In addition, we know that being overweight affects hormone levels. Too great an imbalance of estrogen over testosterone—which can occur in both men and women—can cause the body to produce an overabundance of insulin, impacting not only the likelihood of developing diabetes, but cancer as well. It’s also linked to systemic inflammation, which may increase the risk of cancer. This is not the first research to conclude that there is an association between being overweight in youth and developing cancer later on in life, either. A 2013 study at Rabin Medical Center in Petah Tikva, Israel also showed that heavy adolescents have an increased risk of esophageal cancer when they get older.2 Levi, Zohar; et al. “Body mass index and socioeconomic status measured in adolescence, country of origin, and the incidence of gastroesophageal adenocarcinoma in a cohort of 1 million men.” Cancer. 15 October 2013. Accessed 30 March 2017. http://onlinelibrary.wiley.com/doi/10.1002/cncr.28241/abstract.
Even though both esophageal and stomach cancers are relatively rare, making up just one percent and under two percent respectively of all new cases of cancer, they are often deadly forms of the disease. The five-year survival rate for esophageal cancer is dismal at just 18 percent, and it’s not much better for stomach cancer at approximately 30 percent.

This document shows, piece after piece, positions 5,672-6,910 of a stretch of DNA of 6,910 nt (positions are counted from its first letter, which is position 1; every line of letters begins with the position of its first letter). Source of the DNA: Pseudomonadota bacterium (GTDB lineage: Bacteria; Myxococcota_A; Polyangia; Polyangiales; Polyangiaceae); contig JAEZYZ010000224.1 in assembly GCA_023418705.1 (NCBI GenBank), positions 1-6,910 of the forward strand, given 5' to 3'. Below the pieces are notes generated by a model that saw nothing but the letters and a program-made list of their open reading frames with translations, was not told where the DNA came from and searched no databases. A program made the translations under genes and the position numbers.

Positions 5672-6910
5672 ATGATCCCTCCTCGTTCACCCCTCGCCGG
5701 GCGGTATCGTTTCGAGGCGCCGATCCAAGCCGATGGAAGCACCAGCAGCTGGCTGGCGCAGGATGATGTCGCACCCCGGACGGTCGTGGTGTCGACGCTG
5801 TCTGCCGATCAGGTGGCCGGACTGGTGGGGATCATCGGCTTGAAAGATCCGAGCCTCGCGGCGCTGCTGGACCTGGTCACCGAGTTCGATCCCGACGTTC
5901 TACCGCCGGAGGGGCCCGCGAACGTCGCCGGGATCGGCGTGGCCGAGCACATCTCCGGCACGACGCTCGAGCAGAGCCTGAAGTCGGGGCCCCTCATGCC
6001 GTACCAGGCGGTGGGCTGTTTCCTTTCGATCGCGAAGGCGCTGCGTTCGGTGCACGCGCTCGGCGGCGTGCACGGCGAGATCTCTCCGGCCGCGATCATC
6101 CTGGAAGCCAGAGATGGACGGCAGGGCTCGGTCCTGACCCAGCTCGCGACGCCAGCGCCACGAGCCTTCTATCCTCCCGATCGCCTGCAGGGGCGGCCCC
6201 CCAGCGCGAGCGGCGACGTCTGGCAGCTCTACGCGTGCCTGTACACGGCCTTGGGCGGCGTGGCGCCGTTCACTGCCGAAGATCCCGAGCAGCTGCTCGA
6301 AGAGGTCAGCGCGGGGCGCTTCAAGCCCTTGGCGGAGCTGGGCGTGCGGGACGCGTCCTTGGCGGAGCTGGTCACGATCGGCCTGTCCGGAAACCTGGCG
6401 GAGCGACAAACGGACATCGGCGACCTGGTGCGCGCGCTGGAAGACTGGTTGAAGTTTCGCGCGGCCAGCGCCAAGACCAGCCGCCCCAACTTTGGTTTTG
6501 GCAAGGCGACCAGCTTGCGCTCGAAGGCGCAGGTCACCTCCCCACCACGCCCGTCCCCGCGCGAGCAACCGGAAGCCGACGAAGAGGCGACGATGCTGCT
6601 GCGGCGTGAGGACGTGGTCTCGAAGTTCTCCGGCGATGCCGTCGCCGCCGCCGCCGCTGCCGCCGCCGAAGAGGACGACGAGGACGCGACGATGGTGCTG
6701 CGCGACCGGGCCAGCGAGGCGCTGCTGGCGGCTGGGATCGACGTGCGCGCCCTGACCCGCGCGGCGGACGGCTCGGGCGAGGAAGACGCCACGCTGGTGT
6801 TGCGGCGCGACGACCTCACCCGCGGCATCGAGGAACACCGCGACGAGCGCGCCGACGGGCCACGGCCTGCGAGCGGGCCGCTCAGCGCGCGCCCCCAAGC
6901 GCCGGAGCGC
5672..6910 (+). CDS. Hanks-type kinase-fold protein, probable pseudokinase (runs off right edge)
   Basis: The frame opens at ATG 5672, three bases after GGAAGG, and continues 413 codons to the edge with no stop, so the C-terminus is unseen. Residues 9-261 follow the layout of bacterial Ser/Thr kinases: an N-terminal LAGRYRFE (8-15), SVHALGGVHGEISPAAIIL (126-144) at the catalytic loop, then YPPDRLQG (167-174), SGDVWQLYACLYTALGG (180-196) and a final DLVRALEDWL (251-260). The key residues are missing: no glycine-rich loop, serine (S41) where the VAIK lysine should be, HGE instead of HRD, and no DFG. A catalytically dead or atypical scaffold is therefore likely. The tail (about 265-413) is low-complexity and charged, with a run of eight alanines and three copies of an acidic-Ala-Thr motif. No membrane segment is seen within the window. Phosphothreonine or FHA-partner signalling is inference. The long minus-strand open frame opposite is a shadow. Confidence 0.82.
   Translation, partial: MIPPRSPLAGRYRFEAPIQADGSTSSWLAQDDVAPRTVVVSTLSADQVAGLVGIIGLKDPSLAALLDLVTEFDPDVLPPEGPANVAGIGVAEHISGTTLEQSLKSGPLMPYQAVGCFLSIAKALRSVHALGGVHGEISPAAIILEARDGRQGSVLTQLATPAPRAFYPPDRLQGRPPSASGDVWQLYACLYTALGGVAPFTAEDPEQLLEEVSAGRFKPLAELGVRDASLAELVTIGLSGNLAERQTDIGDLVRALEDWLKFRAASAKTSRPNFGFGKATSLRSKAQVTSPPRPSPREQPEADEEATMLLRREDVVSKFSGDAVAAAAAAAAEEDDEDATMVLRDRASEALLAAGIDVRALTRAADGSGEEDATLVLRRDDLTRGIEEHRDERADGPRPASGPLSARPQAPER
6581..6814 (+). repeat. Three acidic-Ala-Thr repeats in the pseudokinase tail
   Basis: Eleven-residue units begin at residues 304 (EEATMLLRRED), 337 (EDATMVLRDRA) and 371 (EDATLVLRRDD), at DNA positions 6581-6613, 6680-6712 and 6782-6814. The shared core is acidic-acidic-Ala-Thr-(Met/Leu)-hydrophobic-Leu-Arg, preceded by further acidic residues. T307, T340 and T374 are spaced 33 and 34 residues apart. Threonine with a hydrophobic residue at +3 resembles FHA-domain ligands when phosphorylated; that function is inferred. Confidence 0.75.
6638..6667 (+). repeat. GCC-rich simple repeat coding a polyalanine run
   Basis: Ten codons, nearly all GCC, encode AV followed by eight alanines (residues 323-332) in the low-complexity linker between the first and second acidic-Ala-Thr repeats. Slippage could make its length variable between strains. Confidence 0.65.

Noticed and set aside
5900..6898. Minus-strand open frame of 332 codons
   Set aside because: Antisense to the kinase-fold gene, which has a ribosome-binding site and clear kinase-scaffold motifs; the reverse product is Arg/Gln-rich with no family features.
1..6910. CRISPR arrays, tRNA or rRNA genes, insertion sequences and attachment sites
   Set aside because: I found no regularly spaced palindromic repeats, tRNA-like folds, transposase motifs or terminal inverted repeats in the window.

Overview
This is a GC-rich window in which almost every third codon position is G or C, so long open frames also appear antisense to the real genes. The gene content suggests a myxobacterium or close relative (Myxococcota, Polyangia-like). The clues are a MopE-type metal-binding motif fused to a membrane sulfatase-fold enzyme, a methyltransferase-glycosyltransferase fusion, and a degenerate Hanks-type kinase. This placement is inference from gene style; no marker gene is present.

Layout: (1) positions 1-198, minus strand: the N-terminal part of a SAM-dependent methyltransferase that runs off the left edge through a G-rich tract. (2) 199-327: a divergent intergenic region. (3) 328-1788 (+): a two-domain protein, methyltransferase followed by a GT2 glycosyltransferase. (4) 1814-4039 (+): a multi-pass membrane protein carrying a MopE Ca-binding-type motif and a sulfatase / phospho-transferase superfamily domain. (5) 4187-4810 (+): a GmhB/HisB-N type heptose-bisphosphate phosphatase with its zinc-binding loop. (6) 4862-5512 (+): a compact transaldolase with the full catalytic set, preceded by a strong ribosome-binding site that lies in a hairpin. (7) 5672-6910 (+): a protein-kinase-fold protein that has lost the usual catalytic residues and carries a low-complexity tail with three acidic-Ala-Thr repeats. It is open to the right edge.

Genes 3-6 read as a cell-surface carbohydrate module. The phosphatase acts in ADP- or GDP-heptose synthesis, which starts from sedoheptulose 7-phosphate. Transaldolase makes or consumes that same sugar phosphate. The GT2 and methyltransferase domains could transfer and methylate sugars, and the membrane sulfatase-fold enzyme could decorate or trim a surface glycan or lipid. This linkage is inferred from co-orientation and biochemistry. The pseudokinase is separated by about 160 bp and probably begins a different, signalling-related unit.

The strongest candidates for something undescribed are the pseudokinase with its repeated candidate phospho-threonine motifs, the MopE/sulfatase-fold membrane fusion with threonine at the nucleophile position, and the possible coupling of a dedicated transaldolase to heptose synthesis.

Ultimately, the takeaway from all of this is to make it a priority to reach and maintain a healthy weight—and especially while you’re young. If you or your children are already overweight, it’s essential to change eating habits—not for a short-term diet, but to achieve long-term results. That means exercising daily too, at whatever level you are capable. And if you’re at a normal weight, work at remaining there.
Now, for those of you who are already adults, the past is the past. If you were heavy in your 20’s, there’s nothing you can do about that now. But keep in mind that for most adults, there’s an average weight gain of approximately a pound per year, which adds up to 10 pounds every decade, and you may not even realize it since it packs on gradually. This is not necessarily “normal,” but it certainly is typical. Therefore, even the naturally thin can end up heavy by middle age, and that will increase your chances of a diagnosis of esophageal and stomach cancers, as well as many other diseases regardless of whether you were thin or not when you were younger. So, make some necessary lifestyle changes and stick to them to raise your odds of a long and healthy future. And if you’re in your 20’s, or your children are in their 20’s, start making those changes ASAP.
References [ + ]
|1.||↑||Petrick, Jessica L.; et al. “Body weight trajectories and risk of oesophageal and gastric cardia adenocarcinomas: a pooled analysis of NIH-AARP and PLCO Studies.” British Journal of Cancer. 28 March 2017. Accessed 29 March 2017. http://www.nature.com/bjc/journal/v116/n7/full/bjc201729a.html.|
|2.||↑|| Levi, Zohar; et al. “Body mass index and socioeconomic status measured in adolescence, country of origin, and the incidence of gastroesophageal adenocarcinoma in a cohort of 1 million men.” Cancer. 15 October 2013. Accessed 30 March 2017. http://onlinelibrary.wiley.com/doi/10.1002/cncr.28241/abstract.|